While this is an incredible story to be sure, all I can say is that this neurosurgeon is not lacking for money so why is he making the information unavailable unless you buy the book? Seems rather greedy from someone who should just make this available to all because of the message therein and the people he would want to reach. He can still sell the book but he should also make it available to all. Not everyone is priviledged like he is which leads me to think that this experience should if anything render in him the knowledge to know this.

He should feel compelled to spread that message far and wide without the thought of reaping a profit.

That in itself makes my radar flash brightly.
edit on 9-10-2012 by Egyptia because: (no reason given)



posted on Oct, 9 2012 @ 09:53 PM
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It's a neat story, but the fact that the first thing he saw/mentioned was fluffy clouds, kinda ruins it for me. That's the typical imagery of heaven, and I can't help but feel his sub-concious created that scenery based on those pre-conceptions.



posted on Oct, 9 2012 @ 09:53 PM
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Originally posted by texaschick
reply to post by DarthFazer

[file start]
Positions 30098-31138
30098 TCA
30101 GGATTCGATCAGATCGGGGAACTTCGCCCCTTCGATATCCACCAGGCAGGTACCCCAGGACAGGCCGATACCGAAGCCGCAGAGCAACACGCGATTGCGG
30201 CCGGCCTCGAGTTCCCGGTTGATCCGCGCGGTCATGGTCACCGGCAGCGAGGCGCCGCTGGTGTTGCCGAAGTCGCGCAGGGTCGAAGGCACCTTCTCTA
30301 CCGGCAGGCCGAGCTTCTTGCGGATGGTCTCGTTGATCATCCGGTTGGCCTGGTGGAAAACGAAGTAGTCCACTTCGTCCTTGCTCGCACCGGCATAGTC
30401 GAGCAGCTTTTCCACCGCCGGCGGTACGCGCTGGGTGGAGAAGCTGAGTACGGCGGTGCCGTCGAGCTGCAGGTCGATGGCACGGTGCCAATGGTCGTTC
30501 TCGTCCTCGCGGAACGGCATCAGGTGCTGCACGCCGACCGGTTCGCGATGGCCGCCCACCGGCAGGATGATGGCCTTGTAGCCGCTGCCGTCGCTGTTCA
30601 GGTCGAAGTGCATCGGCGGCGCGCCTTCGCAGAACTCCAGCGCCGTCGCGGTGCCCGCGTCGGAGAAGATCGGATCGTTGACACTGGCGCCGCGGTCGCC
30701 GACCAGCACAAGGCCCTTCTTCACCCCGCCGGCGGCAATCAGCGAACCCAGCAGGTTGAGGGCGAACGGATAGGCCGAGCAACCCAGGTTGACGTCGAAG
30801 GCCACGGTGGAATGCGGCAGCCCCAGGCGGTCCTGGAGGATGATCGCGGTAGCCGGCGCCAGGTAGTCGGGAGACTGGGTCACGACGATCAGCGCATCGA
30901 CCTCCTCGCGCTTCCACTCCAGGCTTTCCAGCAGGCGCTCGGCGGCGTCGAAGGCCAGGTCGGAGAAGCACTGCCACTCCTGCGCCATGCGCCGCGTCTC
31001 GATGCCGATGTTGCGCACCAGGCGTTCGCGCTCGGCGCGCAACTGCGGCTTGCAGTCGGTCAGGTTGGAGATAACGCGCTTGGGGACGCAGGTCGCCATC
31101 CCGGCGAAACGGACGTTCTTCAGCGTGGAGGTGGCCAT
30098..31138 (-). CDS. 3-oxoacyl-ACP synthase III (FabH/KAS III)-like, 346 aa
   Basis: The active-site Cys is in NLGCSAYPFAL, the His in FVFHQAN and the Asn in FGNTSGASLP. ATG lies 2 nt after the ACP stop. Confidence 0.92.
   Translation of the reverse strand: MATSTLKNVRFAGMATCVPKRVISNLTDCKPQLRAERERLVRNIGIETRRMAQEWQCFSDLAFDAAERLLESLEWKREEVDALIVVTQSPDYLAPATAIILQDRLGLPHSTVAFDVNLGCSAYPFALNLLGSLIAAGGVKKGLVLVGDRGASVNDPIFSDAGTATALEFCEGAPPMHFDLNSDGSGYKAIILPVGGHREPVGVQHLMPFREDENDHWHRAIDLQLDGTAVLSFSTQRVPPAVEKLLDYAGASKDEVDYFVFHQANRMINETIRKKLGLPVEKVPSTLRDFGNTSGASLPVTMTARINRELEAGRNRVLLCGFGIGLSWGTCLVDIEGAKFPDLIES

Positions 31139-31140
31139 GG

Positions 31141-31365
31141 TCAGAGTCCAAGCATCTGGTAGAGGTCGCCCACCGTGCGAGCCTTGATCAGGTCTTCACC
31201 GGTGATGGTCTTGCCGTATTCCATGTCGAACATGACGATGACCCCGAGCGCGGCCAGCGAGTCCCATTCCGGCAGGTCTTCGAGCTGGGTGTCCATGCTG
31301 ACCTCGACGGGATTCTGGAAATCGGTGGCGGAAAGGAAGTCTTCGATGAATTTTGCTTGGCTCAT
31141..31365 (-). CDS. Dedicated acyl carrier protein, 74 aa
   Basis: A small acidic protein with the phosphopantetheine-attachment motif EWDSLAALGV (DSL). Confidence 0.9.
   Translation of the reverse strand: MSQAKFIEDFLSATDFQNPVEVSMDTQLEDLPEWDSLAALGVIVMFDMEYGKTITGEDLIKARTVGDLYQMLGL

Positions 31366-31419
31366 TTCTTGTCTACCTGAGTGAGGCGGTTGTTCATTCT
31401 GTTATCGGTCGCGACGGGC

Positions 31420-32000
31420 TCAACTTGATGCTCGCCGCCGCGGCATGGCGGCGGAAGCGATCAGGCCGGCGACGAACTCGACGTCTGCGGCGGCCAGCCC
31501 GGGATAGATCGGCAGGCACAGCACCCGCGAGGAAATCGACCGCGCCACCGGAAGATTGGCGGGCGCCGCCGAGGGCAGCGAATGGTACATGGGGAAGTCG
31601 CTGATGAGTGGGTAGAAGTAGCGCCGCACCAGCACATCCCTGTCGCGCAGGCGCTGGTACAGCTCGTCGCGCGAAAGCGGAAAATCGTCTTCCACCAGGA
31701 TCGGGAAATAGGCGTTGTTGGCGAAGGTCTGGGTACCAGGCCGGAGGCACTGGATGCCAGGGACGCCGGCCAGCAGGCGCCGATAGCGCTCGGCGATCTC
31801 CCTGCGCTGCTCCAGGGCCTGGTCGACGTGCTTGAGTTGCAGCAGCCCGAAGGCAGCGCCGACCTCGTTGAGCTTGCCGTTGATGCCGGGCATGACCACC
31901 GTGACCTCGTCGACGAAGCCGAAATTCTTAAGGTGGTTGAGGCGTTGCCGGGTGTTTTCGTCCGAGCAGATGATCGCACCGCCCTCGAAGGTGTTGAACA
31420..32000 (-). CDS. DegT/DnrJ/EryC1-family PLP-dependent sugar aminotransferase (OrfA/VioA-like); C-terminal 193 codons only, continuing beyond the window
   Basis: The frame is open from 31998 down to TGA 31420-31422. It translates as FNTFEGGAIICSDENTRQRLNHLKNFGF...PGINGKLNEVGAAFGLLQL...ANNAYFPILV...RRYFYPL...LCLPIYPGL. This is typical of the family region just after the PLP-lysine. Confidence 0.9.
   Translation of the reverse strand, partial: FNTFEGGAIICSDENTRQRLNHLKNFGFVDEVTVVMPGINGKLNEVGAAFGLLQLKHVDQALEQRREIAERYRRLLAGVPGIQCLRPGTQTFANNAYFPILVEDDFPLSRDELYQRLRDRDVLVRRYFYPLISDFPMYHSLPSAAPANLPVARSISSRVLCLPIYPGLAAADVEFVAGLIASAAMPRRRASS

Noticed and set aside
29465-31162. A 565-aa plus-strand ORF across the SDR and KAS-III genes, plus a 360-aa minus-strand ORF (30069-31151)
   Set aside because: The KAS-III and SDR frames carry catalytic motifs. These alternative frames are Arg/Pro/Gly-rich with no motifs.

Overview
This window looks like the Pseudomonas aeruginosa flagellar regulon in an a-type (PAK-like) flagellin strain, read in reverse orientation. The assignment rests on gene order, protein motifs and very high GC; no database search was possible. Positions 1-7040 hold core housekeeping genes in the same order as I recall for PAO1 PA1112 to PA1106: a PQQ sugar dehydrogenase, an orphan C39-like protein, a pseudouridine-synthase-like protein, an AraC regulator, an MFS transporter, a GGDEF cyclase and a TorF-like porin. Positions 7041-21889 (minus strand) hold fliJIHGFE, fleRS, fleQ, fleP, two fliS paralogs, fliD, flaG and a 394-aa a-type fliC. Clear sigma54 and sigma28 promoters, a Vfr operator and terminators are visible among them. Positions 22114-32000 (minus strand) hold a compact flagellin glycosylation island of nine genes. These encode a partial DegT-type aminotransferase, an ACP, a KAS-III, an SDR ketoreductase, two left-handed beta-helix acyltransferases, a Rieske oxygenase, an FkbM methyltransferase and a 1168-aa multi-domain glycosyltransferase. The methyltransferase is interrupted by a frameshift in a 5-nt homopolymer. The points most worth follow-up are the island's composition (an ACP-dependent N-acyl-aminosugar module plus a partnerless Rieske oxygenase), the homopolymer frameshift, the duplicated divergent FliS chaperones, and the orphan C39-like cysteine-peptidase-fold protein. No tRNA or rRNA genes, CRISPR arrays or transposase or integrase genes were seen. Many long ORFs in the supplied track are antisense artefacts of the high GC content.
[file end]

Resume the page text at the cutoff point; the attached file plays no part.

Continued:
Oh, one last thing. How do you know that I'm not a Harvard trained physician?


Cuz you're with ATS?



posted on Oct, 9 2012 @ 09:55 PM
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reply to post by DarknStormy
 
Sometimes, God, in his infinite wisdom, takes advantage of an illness or situation to show someone what heaven is like. Perhaps his reasoning is to reach the hearts of nonbelievers, and to strengthen the faith of believers. I suggest everyone on this thread read "Heaven is real" by Todd Burpo. Talk about an out of body experience!
I profess to be a Christian, and this book increased my faith tremendously. Do I doubt that a neurosurgeon could have a similar experence? Not in the least. Just because they weren't identical means nothing. Who can know the mind of God?
I realize I'm probably going to get flamed for this, but that's okay. For those that do flame, consider yourselves forgiven. May God bless us all.